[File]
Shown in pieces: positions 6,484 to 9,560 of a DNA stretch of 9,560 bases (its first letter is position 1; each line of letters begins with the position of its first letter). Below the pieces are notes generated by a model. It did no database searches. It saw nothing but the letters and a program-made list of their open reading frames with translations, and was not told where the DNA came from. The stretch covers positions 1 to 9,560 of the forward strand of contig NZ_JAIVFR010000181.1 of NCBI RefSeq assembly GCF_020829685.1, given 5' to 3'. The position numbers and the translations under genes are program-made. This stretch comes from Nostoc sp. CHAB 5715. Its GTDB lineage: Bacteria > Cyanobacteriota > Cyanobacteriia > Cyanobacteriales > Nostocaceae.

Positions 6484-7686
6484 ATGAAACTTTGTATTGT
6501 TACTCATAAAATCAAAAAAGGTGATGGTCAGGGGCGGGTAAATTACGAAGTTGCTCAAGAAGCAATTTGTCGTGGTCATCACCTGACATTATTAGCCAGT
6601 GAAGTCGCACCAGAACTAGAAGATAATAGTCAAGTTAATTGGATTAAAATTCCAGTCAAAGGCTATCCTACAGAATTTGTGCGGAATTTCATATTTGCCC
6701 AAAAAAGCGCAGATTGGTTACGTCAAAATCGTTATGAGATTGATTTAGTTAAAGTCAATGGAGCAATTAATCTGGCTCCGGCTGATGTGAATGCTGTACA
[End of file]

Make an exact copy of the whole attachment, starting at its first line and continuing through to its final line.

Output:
Shown in pieces: positions 6,484 to 9,560 of a DNA stretch of 9,560 bases (its first letter is position 1; each line of letters begins with the position of its first letter). Below the pieces are notes generated by a model. It did no database searches. It saw nothing but the letters and a program-made list of their open reading frames with translations, and was not told where the DNA came from. The stretch covers positions 1 to 9,560 of the forward strand of contig NZ_JAIVFR010000181.1 of NCBI RefSeq assembly GCF_020829685.1, given 5' to 3'. The position numbers and the translations under genes are program-made. This stretch comes from Nostoc sp. CHAB 5715. Its GTDB lineage: Bacteria > Cyanobacteriota > Cyanobacteriia > Cyanobacteriales > Nostocaceae.

Positions 6484-7686
6484 ATGAAACTTTGTATTGT
6501 TACTCATAAAATCAAAAAAGGTGATGGTCAGGGGCGGGTAAATTACGAAGTTGCTCAAGAAGCAATTTGTCGTGGTCATCACCTGACATTATTAGCCAGT
6601 GAAGTCGCACCAGAACTAGAAGATAATAGTCAAGTTAATTGGATTAAAATTCCAGTCAAAGGCTATCCTACAGAATTTGTGCGGAATTTCATATTTGCCC
6701 AAAAAAGCGCAGATTGGTTACGTCAAAATCGTTATGAGATTGATTTAGTTAAAGTCAATGGAGCAATTAATCTGGCTCCGGCTGATGTGAATGCTGTACA